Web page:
This is an evolution that has been years in the making. First there were the USA pre-exascale systems based on NVIDIA GPUs and IBM POWER8 and POWER9 processors that integrated the CPU in the NVLINK fabric to create a joint memory space. Now you see a similar architecture with Saphire Rapids + Ponte Vecchio in Aurora and AMD Trento + MI250X in Frontier and LUMI. On the other hand Fugaku with its A64fx processors has shown what people in HPC already know for quite a while: there are algorithms that cannot benefit a lot from vector or matrix computations acceleration but can still benefit a lot from GPU-like memory bandwidth. And not only the logically separate memory spaces in current x86-based GPU systems but also the physical separation in systems with unified memory limits the gains that can be obtained in many applications. Now that scalar cores and GPU cores can more easily be combined on a single chip or using the tile/chiplet approach, it is only natural that both are combined in a single socket and linked to joint memory controllers. You can already see the benefits of such an approach in the Apple M1, a chip that in some applications can play way above its league because of the close integration of all compute resources both saving power (as data transport is expensive power wise) and making it more efficient to combine the various compute resources. Reply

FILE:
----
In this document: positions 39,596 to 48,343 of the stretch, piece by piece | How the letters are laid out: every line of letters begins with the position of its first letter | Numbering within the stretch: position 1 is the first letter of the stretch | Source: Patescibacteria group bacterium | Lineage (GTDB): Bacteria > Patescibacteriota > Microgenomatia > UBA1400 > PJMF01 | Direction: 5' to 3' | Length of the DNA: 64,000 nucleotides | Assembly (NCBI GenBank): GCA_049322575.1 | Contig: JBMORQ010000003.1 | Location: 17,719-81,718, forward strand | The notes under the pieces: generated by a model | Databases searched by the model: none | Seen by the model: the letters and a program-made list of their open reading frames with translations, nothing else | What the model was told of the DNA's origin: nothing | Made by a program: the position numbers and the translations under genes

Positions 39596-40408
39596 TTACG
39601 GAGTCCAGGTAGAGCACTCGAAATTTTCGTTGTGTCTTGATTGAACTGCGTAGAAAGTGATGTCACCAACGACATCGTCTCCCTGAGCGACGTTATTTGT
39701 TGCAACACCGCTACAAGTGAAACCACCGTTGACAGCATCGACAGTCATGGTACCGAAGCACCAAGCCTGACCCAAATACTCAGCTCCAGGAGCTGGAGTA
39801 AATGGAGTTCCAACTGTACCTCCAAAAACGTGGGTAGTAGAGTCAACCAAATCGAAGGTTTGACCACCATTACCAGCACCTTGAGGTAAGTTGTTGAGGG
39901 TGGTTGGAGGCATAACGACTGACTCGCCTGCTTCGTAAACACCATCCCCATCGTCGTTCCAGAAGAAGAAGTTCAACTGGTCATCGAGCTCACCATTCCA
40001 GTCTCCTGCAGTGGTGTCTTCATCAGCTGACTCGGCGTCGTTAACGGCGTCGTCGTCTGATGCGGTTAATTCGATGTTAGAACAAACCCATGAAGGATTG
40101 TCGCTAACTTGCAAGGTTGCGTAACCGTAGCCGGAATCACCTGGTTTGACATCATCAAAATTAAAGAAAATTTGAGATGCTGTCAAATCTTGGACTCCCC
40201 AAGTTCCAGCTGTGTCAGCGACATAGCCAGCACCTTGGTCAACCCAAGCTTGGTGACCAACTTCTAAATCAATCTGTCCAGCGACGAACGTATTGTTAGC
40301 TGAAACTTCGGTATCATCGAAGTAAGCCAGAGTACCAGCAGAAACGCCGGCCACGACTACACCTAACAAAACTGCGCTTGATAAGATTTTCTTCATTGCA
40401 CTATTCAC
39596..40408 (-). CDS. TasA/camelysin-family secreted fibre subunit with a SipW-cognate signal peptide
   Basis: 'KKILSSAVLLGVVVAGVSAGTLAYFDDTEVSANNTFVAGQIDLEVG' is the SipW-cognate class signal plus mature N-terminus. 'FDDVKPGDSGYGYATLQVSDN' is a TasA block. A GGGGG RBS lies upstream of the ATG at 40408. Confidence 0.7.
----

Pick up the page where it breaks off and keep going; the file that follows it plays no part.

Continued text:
• mode_13h - Monday, February 28, 2022 - link

    > You can already see the benefits of such an approach in the Apple M1,
    > a chip that in some applications can play way above its league because
    > of the close integration of all compute resources both saving power
    > (as data transport is expensive power wise)

    Source? Everyone seems to be holding up the M1 as an example of this or that, but I see these claims backed by little or no data.